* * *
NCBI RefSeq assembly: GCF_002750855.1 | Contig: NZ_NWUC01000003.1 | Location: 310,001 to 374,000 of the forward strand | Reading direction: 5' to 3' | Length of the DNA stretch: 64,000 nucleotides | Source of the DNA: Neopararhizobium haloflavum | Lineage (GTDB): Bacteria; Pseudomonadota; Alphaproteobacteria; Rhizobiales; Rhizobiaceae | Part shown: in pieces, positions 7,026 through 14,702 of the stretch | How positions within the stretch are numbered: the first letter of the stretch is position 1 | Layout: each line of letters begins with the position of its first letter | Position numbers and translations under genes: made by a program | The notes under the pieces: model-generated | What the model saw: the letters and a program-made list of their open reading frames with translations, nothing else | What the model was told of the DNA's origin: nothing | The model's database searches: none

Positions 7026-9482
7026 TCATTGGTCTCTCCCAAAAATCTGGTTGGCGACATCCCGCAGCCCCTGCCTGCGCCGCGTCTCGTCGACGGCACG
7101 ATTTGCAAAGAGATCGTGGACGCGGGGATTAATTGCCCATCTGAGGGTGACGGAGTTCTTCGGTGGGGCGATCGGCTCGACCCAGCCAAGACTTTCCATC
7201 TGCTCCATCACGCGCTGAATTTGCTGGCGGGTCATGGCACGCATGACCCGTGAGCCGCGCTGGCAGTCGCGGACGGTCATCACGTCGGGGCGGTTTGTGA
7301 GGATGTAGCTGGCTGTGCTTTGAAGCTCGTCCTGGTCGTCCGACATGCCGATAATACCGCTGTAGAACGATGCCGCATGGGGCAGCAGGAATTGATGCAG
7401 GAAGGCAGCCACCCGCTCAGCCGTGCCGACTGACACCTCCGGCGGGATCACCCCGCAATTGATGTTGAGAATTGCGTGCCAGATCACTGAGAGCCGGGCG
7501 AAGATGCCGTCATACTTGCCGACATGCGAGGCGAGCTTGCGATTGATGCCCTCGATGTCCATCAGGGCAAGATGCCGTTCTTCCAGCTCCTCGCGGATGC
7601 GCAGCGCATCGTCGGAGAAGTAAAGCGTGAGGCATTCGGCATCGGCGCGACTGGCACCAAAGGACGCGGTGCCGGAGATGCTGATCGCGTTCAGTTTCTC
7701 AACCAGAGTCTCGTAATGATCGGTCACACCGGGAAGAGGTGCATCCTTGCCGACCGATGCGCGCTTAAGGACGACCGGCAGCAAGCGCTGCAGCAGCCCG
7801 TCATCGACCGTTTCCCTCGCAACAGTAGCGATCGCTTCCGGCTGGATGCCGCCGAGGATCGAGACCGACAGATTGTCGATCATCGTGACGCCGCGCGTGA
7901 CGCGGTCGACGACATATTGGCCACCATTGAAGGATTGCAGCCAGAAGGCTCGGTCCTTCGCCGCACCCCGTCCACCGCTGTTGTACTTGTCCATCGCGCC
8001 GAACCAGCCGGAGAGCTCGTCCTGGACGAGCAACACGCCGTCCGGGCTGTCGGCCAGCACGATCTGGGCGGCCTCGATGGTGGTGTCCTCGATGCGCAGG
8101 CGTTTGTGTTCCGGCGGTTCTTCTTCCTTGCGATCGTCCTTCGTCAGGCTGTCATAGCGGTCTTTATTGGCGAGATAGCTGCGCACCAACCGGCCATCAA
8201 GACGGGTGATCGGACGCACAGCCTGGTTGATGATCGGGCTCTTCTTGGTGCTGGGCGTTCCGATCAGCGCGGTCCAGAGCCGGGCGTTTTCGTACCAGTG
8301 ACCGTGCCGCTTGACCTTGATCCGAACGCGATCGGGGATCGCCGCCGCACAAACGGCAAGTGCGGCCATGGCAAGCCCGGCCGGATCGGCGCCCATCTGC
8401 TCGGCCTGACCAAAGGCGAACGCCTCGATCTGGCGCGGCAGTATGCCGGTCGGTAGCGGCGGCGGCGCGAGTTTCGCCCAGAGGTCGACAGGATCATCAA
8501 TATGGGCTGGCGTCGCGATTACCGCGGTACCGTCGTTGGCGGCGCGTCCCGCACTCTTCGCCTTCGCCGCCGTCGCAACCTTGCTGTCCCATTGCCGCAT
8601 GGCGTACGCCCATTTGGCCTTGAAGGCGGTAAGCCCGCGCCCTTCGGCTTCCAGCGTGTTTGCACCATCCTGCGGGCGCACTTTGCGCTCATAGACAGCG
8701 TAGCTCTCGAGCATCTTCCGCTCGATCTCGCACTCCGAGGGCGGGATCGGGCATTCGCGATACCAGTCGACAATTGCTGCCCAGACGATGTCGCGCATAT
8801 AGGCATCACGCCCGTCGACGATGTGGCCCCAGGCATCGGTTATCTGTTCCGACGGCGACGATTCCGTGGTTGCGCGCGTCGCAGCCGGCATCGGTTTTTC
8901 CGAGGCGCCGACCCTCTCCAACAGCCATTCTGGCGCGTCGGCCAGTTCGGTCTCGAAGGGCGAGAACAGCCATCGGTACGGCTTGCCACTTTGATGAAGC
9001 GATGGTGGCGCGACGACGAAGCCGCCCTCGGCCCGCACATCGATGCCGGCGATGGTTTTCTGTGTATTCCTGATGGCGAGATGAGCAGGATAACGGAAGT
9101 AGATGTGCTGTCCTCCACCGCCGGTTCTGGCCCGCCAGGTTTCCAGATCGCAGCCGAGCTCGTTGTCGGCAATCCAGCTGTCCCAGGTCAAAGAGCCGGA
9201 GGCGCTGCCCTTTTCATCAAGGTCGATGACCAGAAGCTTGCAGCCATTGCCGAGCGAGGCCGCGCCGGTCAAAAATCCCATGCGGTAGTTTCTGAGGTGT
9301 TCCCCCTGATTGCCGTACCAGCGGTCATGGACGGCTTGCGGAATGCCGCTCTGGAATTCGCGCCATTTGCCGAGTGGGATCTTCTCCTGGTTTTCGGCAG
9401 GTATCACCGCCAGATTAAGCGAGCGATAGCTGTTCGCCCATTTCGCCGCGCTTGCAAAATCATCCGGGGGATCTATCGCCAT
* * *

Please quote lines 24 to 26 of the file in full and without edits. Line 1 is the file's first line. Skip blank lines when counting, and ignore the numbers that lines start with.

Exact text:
9101 AGATGTGCTGTCCTCCACCGCCGGTTCTGGCCCGCCAGGTTTCCAGATCGCAGCCGAGCTCGTTGTCGGCAATCCAGCTGTCCCAGGTCAAAGAGCCGGA
9201 GGCGCTGCCCTTTTCATCAAGGTCGATGACCAGAAGCTTGCAGCCATTGCCGAGCGAGGCCGCGCCGGTCAAAAATCCCATGCGGTAGTTTCTGAGGTGT
9301 TCCCCCTGATTGCCGTACCAGCGGTCATGGACGGCTTGCGGAATGCCGCTCTGGAATTCGCGCCATTTGCCGAGTGGGATCTTCTCCTGGTTTTCGGCAG